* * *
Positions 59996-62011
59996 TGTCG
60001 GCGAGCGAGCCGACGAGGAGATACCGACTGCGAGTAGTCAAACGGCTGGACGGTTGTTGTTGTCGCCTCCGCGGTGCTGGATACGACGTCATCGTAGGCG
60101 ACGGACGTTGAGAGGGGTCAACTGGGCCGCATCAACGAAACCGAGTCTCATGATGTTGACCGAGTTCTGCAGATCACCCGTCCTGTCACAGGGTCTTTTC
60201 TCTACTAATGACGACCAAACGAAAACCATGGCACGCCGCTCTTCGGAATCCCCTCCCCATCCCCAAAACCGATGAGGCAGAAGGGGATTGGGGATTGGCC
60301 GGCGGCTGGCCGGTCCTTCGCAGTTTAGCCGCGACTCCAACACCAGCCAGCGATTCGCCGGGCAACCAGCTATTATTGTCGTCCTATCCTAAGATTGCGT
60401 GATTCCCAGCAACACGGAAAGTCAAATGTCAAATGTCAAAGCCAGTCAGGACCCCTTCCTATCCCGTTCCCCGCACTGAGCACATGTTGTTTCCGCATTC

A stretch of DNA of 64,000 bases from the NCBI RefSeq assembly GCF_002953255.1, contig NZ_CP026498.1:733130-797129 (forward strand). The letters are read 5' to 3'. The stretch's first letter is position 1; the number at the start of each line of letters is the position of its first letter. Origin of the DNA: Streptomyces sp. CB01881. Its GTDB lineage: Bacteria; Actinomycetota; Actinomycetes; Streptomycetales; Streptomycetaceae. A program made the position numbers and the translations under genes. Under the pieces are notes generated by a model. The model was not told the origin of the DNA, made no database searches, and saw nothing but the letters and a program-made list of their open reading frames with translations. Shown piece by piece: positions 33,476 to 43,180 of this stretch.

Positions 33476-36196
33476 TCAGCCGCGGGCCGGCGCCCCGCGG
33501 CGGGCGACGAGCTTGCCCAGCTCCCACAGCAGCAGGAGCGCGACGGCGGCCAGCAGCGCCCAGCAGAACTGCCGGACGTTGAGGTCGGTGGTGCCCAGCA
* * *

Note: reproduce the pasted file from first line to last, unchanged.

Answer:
Positions 59996-62011
59996 TGTCG
60001 GCGAGCGAGCCGACGAGGAGATACCGACTGCGAGTAGTCAAACGGCTGGACGGTTGTTGTTGTCGCCTCCGCGGTGCTGGATACGACGTCATCGTAGGCG
60101 ACGGACGTTGAGAGGGGTCAACTGGGCCGCATCAACGAAACCGAGTCTCATGATGTTGACCGAGTTCTGCAGATCACCCGTCCTGTCACAGGGTCTTTTC
60201 TCTACTAATGACGACCAAACGAAAACCATGGCACGCCGCTCTTCGGAATCCCCTCCCCATCCCCAAAACCGATGAGGCAGAAGGGGATTGGGGATTGGCC
60301 GGCGGCTGGCCGGTCCTTCGCAGTTTAGCCGCGACTCCAACACCAGCCAGCGATTCGCCGGGCAACCAGCTATTATTGTCGTCCTATCCTAAGATTGCGT
60401 GATTCCCAGCAACACGGAAAGTCAAATGTCAAATGTCAAAGCCAGTCAGGACCCCTTCCTATCCCGTTCCCCGCACTGAGCACATGTTGTTTCCGCATTC

A stretch of DNA of 64,000 bases from the NCBI RefSeq assembly GCF_002953255.1, contig NZ_CP026498.1:733130-797129 (forward strand). The letters are read 5' to 3'. The stretch's first letter is position 1; the number at the start of each line of letters is the position of its first letter. Origin of the DNA: Streptomyces sp. CB01881. Its GTDB lineage: Bacteria; Actinomycetota; Actinomycetes; Streptomycetales; Streptomycetaceae. A program made the position numbers and the translations under genes. Under the pieces are notes generated by a model. The model was not told the origin of the DNA, made no database searches, and saw nothing but the letters and a program-made list of their open reading frames with translations. Shown piece by piece: positions 33,476 to 43,180 of this stretch.

Positions 33476-36196
33476 TCAGCCGCGGGCCGGCGCCCCGCGG
33501 CGGGCGACGAGCTTGCCCAGCTCCCACAGCAGCAGGAGCGCGACGGCGGCCAGCAGCGCCCAGCAGAACTGCCGGACGTTGAGGTCGGTGGTGCCCAGCA